German program gets reprieve

Glendale Unified officials did an about-face Tuesday, announcing they would enroll a complete class of German-language kindergarten students at Franklin Elementary School in fall 2012 rather than initiating a drawdown of the program as previously planned.

Speaking to a standing-room only crowd of German program parents at the school Tuesday night, Glendale Unified Supt. Dick Sheehan said the district would also create a task force that includes “a selective group of parents…to show that the German program is a viable option.”

The task force will be responsible for studying all facets of the German dual-language immersion program, including enrollment numbers, staffing issues and resource needs, and will report its findings to the school community and Glendale Unified school board in the coming months, Sheehan said.

Many German program parents said they were relieved by the one-year reprieve, and were ready to work hard to ensure the longevity of the program.

“We want to be sure that the recommendations made last week are withdrawn, and we want it to be crystal clear that this community believes that there should be no change in the German program,” parent Janet Herold said while addressing the crowd.

Launched in 2008, German is one of six languages now offered within Glendale Unified’s burgeoning Foreign Languages Academies of Glendale, commonly referred to as the FLAG programs. It is one of three languages — including Spanish and Italian — taught at Franklin Elementary, a federally designated magnet school.

During a presentation to school board members on Dec. 13, Deputy Supt. John Garcia said the German program was facing serious challenges. The number of applicants lagged behind those of Glendale Unified’s other FLAG programs and teachers credentialed to teach German in California proved scarce.

He recommended that the district phase out the program, starting with a single additional kindergarten class in fall 2012 that would consist solely of siblings of current German enrollees. The plans also called for the inauguration of a French program at Franklin Elementary, and to convert the campus to only include kindergarten through fifth grade, instead of going up to sixth grade.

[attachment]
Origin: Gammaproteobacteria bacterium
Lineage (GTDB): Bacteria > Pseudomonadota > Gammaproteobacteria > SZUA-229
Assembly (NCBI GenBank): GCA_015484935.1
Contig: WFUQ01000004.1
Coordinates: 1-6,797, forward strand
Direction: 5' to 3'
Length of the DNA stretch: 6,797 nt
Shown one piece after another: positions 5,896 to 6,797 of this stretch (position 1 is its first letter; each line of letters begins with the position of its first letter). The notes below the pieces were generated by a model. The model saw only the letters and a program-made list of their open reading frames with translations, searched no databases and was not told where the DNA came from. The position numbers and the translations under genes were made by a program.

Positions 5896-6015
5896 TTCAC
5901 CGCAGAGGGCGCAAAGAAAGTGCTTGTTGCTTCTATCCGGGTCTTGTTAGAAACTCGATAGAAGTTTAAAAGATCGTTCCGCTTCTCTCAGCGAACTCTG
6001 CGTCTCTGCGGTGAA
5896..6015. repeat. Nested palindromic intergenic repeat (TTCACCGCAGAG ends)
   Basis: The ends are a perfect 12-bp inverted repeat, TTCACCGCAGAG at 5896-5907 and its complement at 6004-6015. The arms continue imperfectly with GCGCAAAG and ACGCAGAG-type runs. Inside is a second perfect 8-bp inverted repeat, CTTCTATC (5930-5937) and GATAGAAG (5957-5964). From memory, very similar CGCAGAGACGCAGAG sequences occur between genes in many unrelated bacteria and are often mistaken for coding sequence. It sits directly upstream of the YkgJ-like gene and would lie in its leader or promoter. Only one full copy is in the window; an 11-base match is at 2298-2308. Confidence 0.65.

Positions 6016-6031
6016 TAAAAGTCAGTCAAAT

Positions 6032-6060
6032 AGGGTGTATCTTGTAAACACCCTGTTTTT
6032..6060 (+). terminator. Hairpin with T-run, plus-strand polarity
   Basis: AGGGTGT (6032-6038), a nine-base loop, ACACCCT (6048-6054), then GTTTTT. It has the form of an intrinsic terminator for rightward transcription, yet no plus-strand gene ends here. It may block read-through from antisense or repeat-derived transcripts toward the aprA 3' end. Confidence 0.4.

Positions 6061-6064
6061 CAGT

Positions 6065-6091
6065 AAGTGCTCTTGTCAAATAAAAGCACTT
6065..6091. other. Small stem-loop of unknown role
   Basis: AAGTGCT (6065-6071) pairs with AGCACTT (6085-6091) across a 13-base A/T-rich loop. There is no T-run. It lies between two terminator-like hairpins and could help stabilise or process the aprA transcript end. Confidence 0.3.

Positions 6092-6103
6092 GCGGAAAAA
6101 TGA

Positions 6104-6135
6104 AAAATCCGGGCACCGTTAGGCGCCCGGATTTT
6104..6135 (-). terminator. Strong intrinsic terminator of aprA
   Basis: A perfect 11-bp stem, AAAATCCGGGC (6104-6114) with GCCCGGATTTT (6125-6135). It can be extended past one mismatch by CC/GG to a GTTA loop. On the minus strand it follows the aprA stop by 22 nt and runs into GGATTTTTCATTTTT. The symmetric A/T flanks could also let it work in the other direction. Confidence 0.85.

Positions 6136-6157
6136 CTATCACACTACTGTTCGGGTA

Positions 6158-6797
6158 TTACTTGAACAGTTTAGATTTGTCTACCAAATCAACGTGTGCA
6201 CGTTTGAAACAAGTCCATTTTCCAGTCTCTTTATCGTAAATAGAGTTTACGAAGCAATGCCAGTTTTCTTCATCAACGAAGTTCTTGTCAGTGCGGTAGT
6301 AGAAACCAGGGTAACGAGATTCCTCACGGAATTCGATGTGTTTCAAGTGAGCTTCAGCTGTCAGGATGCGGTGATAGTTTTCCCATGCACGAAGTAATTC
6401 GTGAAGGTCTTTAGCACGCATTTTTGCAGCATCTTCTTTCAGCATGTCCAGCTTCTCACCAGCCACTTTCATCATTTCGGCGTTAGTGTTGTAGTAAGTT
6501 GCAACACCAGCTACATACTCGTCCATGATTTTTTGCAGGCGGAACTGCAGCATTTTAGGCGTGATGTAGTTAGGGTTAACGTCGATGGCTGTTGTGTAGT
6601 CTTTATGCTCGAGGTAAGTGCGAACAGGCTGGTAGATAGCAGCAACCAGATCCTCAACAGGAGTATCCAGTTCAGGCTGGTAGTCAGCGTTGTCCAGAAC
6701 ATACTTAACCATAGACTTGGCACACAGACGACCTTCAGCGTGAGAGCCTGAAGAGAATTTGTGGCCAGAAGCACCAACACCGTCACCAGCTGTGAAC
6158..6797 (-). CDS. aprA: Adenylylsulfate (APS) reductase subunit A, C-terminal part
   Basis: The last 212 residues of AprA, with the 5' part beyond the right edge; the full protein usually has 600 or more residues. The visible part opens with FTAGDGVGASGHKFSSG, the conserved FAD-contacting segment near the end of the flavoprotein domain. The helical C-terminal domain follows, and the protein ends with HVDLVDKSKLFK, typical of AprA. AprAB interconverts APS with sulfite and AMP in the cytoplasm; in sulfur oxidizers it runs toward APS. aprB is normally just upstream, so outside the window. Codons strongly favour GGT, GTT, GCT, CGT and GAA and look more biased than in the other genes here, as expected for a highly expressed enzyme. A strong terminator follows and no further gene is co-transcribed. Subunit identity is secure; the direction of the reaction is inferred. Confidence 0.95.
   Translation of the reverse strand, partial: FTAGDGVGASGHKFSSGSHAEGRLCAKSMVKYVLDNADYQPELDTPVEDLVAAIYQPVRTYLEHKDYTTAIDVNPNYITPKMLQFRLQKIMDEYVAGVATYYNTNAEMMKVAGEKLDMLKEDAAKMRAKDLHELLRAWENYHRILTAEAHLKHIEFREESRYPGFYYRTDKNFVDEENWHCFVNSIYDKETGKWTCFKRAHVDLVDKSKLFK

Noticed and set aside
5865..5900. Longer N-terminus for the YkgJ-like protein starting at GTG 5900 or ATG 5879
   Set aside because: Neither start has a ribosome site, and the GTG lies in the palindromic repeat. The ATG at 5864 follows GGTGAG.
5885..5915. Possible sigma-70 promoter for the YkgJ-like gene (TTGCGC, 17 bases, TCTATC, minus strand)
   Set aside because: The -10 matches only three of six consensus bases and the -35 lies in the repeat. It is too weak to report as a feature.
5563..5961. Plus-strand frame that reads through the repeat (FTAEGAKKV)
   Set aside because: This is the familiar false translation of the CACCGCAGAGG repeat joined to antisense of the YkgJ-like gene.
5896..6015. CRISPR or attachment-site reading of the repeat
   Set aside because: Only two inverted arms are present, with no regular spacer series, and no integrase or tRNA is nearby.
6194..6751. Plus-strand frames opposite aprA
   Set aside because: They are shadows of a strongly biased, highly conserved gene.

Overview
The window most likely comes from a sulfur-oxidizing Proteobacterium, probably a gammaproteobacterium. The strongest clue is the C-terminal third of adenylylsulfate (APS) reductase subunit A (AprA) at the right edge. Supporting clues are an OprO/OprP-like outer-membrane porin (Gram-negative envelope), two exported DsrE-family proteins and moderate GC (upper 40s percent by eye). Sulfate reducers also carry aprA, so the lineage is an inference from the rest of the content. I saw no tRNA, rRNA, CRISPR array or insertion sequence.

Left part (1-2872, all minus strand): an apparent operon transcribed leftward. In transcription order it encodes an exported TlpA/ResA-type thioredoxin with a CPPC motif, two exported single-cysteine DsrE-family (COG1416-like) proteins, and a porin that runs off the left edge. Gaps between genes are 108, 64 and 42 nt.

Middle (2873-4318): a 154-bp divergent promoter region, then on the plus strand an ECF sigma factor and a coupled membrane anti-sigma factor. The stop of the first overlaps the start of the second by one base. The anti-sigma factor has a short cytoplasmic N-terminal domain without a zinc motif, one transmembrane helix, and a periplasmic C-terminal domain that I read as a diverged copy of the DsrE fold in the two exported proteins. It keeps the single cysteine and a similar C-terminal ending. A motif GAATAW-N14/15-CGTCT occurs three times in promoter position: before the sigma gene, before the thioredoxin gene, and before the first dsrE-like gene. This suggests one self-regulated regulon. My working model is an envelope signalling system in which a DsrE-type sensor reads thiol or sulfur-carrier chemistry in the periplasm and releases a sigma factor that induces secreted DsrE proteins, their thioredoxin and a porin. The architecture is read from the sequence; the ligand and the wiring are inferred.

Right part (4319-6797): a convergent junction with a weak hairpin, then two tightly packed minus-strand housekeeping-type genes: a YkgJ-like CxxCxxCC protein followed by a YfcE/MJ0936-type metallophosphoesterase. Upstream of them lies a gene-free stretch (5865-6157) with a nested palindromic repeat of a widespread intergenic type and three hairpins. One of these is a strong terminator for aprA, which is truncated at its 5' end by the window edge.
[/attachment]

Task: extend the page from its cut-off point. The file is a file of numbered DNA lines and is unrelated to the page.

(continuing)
The plans sparked outrage from those who said the district was breaking its commitment to families who had invested in the program. In a flurry of emails and phone calls, and at the meeting Tuesday, they called on district officials to continue offering German.

They also criticized district leaders for failing to keep stakeholders abreast of issues and possible changes.

Sheehan apologized Tuesday for what he described as a “break in communication.”

“We understand this is an emotional topic, and we definitely hit a nerve,” Sheehan said. “I can tell you as superintendent I will make a commitment to do a better job that we include the parents in the decisions in the future.”  

Parent Brian Stoltz said promises by district officials to take a harder look at the options were reassuring, but he added that parents are going to be looking for more.

“Our opinion is that it is a good start, but there is much to do to secure the program for the long term,” Stoltz said. “The superintendent’s statements did much to calm the fire ignited in the parents of the German immersion community, but that fire is by no means extinguished.”
 

-- Megan O'Neil, Times Community News

Twitter: @megankoneil

Photo: Kindergarten parents cross a symbolic wall and enter a classroom where kindergartners and first-graders are enrolled in the German language immersion program. Credit: Raul Roa / Times Community News / Dec. 17, 2009

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